33. It turns out this post was instructive after all. I went to the NAR website and looked up their rules regarding MLSes and photos, and discovered that MLSes are not allowed to require their members to transfer ownership of the photos to an MLS. Furthermore, the NAR rules make it clear that it is perfectly acceptable for a photographer to retain copyright to the photo and license the rights necessary for inclusion in the MLS. Thus, while a brokerage or an individual realtor might require it on their own, any claim that an MLS requires ownership of the copyright to the photos is either false or the MLS is in violation of NAR rules.

    Here is the relevant language on the NAR website:

  34. Thanks David. The text on that page looks like very rational and well thought out policy. It's certainly inline with the licensing I give with my standard RE images and no problem at all.

  35. It would seem to me that Section 11.4 of the updated CDAR rules that Patrick has provided is in direct contradiction to the NAR rule that MLSes cannot require members to transfer ownership of their listing content, including photos, to the MLS.

  36. Ken and David,

    Awesome work. I would like to see the both of you on the board of the AREP...Association of Real Estate Photographers. Seriously.

  37. Larry, the CDAR photographer agreement is behind a subscription wall. I stopped signing up for stuff like that a long time ago due to spam.

  38. @Ken - No, the link to the agreement (#2 in the post) links to Patrick's Hightail account. Just click the link in the post and then click the red download button in Hightail.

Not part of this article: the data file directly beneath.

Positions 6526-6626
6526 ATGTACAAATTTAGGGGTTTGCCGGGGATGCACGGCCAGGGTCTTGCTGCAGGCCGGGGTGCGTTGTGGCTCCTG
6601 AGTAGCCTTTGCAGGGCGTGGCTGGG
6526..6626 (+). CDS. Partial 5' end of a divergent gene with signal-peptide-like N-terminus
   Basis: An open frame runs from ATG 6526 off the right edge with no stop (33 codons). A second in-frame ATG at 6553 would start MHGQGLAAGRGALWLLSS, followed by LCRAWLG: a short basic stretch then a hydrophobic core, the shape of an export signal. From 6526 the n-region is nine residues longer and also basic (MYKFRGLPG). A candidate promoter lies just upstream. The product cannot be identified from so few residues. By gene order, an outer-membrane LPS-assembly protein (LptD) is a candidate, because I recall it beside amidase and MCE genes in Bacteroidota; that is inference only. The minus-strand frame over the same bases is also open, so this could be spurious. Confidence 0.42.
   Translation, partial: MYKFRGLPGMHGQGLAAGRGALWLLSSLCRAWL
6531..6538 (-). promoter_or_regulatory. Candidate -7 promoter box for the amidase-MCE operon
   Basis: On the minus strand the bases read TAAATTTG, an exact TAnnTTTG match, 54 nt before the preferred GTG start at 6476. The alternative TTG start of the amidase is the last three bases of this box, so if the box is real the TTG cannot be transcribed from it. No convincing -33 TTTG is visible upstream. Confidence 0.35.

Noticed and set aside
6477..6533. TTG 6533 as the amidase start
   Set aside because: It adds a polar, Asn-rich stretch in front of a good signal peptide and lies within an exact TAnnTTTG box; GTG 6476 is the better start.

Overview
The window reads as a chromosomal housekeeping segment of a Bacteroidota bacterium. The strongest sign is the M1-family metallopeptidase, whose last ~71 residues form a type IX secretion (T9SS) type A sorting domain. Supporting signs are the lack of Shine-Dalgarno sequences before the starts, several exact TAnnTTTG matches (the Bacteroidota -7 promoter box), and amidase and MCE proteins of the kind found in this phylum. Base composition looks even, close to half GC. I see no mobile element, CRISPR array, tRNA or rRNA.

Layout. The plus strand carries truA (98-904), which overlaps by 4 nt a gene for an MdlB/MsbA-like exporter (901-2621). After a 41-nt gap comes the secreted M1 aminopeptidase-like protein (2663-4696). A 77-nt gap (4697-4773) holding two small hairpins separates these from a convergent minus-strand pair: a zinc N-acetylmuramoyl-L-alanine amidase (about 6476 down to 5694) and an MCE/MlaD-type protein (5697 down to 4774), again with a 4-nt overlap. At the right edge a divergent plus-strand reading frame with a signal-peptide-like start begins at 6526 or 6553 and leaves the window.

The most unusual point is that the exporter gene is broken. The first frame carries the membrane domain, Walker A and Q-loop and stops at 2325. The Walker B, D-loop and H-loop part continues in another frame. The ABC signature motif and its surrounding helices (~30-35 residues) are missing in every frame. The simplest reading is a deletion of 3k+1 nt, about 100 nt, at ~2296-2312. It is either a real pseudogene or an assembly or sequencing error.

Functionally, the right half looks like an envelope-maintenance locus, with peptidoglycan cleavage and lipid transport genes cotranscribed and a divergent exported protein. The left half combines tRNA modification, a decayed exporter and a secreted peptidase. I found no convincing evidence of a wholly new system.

39. @Larry, Thanks. I think that clicking on the document name tries to take you to a comments section for which you have to be signed up.

  40. Agree with Ken. Should not have to subscribe to access info. Furthermore, I think the relevant documentation should have been included with the original post of the blog article, rather than adding it to the article it later, after lack of it had caused some confusion and insufficiently informed discussion.

  41. I don't recall seeing the Property Images Agreement form before. I want to point out that the form is a product of the California Association of Realtors. I know of no other MLS in California other than the CDAR that requires usage of this form or that has unreasonable licensing requirements. I think California real estate photographers should protest to the CAR about that form. Even if it is not a requirement of the CAR or most other MLSes, I think its mere existence is potentially bad for photographers and other image makers, as I think it represents a gross misunderstanding of how many image makers conduct their business, as well as effectively being a kind of end run around NAR rules prohibiting MLS from requiring their members to transfer ownership of their listing content to the MLS, since (imo) the "licensing" language of the form is effectively a copyright transfer.

  42. I think the video serves its purpose very well. I have no idea whether $50,000 is a typical expenditure for something like this (and the figure could be part of the hype). However, it is not just about the direct video production costs. There is also the creative fee (probably for an advertising company or some other marketing consultant that provided the concept and art direction), as well as the licensing fee, which should be substantial for something that is being used worldwide for an extended period of time.

    As far as this being just for the realtor's marketing, I don't agree. While a large part of the purpose is probably to market the realtor, the attention generated by the video may very well increase interest in the property. And I think the concept for the video is very effective. Most people are already very well aware of Orange County and it is reputation for being wealthy, staid and conservative. The staid part would make for a boring video. Plus, the emphasis here is that the house is right on the water and great for entertaining. Even if the people in the video are not the sort of people who are likely to buy such a house, they make for a much more compelling marketing vehicle than the sort who will most likely buy. Also, if this agent happens to cater to other markets that are less staid, the video might also help with that.